Since then, he has won six American League pennants and four World Series. But he wears no rings.

"That's not my style," he says. "They're in safes."

Known to be different

The wiry Cashman is a former Division 3 second baseman. He's also fearless, once rappelling down a 22-floor Stamford, Conn., building dressed as an elf at Christmas and jumping with the Army parachute team the Golden Knights to raise money and awareness for the Wounded Warriors program. His first jump, from Homestead, Fla., was so much fun that Cashman went again. He broke his foot and underwent two surgeries.

"I've got a plate with 8 screws in my right ankle," he says. "Do I regret it? No, it was wild."


He's also brutally honest, once telling Alex Rodriguez to "shut the [expletive] up," when A-Rod tweeted that his surgeon had cleared him to play before he had been examined by Yankees doctors.

He regrets the A-Rod comment.

"I just erupted," says Cashman. "And normally I don't erupt. I lost my cool."

But nearly everyone liked it.

"Probably, yeah," he says, "but I try to be professional, and that's not professional."

He reportedly told Yankee icon Derek Jeter during 2010 contract negotiations that he would prefer Troy Tulowitzki at shortstop

"I've got a good relationship with Derek — at least I think I do — but I have no regrets on being honest and direct when asked to be,'' says Cashman.

Even a sleep-deprived Cashman wasn't looking to deal with the Red Sox. Asked if he would be interested in Pablo Sandoval and Hanley Ramirez, two high-priced and so far disappointing Sox acquisitions, Cashman smiles and says, "We're not looking to add more money."

At the trade deadline last season, he tried to obtain All-Star closer Craig Kimbrel, whom the Sox recently acquired from the San Diego Padres for prospects.

"He's a great player," says Cashman. "They have a very deep farm system that they traded from, and they acquired one of the best closers in baseball. So they gave a lot, but they got a lot."

Don't expect him to trade with new Red Sox president of baseball operations Dave Dombrowski any time soon. In 1999, Dombrowski, then general manager of the Marlins, sent three minor league pitchers to the Yankees in exchange for a promising third baseman named Mike Lowell.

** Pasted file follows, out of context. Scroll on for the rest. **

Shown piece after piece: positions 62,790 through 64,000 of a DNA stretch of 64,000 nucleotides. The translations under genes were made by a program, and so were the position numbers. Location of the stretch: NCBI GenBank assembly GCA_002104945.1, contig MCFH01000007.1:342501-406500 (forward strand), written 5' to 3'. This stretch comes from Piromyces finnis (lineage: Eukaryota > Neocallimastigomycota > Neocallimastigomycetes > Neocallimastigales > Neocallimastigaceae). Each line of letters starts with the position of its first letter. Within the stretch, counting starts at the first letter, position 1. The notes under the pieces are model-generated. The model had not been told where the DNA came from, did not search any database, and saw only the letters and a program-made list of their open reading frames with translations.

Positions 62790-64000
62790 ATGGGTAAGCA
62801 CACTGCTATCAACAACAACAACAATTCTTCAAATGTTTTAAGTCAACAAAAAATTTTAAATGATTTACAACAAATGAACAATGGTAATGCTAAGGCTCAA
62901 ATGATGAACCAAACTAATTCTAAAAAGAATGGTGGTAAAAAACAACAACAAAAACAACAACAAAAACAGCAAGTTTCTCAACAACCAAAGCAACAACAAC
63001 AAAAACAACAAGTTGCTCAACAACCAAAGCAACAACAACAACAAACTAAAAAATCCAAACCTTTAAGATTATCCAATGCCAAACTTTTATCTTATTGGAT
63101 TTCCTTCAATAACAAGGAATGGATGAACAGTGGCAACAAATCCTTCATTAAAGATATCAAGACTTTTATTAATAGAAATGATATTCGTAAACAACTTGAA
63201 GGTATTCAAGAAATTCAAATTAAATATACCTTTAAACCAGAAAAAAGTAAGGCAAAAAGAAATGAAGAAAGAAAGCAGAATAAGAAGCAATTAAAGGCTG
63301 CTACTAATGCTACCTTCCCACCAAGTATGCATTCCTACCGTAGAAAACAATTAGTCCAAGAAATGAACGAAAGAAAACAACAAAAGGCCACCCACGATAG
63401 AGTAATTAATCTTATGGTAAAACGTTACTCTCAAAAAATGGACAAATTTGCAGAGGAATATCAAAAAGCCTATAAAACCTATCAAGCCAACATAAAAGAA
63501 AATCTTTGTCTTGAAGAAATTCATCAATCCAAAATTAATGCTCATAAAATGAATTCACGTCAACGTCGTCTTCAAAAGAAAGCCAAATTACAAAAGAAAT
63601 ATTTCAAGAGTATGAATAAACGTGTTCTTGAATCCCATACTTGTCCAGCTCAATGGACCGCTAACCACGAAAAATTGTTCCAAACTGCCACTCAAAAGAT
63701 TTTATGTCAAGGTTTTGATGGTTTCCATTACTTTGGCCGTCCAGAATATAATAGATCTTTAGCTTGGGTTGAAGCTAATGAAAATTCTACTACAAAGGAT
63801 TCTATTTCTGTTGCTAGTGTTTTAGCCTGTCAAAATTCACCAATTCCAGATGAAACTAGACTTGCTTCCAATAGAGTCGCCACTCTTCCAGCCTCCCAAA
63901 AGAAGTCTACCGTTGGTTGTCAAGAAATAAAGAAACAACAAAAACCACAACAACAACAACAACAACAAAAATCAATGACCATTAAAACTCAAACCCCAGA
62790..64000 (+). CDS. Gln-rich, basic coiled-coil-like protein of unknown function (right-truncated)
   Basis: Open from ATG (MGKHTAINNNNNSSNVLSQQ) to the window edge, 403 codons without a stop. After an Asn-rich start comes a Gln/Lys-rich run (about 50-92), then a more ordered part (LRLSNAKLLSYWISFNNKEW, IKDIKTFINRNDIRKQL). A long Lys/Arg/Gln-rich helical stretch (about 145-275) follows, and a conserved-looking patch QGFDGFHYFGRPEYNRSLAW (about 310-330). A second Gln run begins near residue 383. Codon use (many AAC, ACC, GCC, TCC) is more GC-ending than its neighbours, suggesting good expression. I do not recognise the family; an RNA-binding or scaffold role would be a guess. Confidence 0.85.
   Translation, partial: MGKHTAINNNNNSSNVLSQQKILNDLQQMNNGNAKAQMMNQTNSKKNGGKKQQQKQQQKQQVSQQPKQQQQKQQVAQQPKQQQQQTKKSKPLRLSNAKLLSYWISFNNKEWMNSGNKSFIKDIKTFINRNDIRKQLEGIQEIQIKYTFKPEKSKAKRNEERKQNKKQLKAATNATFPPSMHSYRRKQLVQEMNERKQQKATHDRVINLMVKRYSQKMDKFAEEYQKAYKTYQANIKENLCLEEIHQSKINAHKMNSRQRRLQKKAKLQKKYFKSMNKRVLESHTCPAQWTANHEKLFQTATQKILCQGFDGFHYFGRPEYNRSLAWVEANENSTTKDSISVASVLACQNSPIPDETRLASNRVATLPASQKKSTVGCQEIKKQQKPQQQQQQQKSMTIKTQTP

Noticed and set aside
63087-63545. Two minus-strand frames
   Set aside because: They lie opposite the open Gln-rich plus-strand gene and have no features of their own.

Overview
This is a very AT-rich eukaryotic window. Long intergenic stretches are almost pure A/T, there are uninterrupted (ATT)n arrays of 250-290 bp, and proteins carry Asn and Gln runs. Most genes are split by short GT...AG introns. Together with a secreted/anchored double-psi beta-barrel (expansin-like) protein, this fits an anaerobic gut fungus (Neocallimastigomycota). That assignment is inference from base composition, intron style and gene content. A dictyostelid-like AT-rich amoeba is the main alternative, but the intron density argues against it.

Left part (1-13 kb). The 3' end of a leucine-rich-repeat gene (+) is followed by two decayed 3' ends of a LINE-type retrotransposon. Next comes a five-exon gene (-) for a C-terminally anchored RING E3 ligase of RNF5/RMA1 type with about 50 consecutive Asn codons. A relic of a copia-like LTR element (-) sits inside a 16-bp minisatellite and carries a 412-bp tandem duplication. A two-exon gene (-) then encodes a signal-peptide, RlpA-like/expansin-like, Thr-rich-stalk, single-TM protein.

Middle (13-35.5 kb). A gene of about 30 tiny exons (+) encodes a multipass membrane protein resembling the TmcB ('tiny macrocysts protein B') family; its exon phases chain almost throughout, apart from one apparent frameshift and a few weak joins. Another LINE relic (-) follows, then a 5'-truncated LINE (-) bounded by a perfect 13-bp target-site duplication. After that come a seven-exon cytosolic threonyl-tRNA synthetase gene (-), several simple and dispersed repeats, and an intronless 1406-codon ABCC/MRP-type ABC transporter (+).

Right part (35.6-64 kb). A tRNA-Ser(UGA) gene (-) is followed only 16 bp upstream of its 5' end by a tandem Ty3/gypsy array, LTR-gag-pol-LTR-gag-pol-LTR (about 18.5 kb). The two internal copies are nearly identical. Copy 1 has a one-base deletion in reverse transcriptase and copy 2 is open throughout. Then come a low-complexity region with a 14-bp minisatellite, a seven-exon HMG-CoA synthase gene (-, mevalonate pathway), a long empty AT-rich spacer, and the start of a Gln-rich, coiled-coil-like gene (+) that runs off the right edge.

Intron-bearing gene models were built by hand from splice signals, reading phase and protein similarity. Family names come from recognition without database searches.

"He got my head on a scalpel on that one trade that I wish I could have back," says Cashman.

He said the Yankees will not ignore the David Ortiz Farewell Tour when it rumbles into the Bronx next season.

"The Red Sox have always been really, really classy," says Cashman. "Everything they've ever done. I have a great deal of respect for how they've done their business."

The days of the "Evil Empire" references are over, he says.

"No one brings that up anymore," says Cashman. "Boston is my favorite city to go to. The fans are amazing and the rivalry is amazing. They may hate the Yankees, but they respect that we're trying to win just like we respect they're trying to win."

But what about the vulgar chants that still can be heard in the stands at Fenway Park?

"I lived in the city for a long time and car alarms have gone off and you actually get numb to it," says Cashman. "The chant, I don't even hear it anymore."

A lesson in perspective

During the night, the temperature was in the 50s, so Cashman was warm. But the cellphone was cold.

You can never have enough starting pitching, he says — "They are like racehorses, they can go down at anytime and normally they do" — but the lessons learned sleeping on the street help put things in perspective in life.

When Yankees pitcher CC Sabathia announced Oct. 5 he would enter alcohol rehab — the day before the Yankees lost to the Houston Astros in the American League wild-card game — Cashman took it in stride.

"There was only one course of action, which was full-court support in any way, shape, or form," he says. "The game and our professional team efforts were clearly secondary."

Cashman wipes his eyes and stands up. At 5:15 a.m., rush-hour traffic is already starting, and Cashman has to drive to his Connecticut home and work on rosters.

"What do I learn from this?" he says. "This is real life. In baseball, you give it your best effort and then you get to go home, win or lose."

This Thanksgiving, he has a lot to be thankful for.

"I'm the luckiest guy," says Cashman. "You walk away with an amazing appreciation of the abilities and upsides that these kids have."

Stan Grossfeld can be reached at grossfeld@globe.com.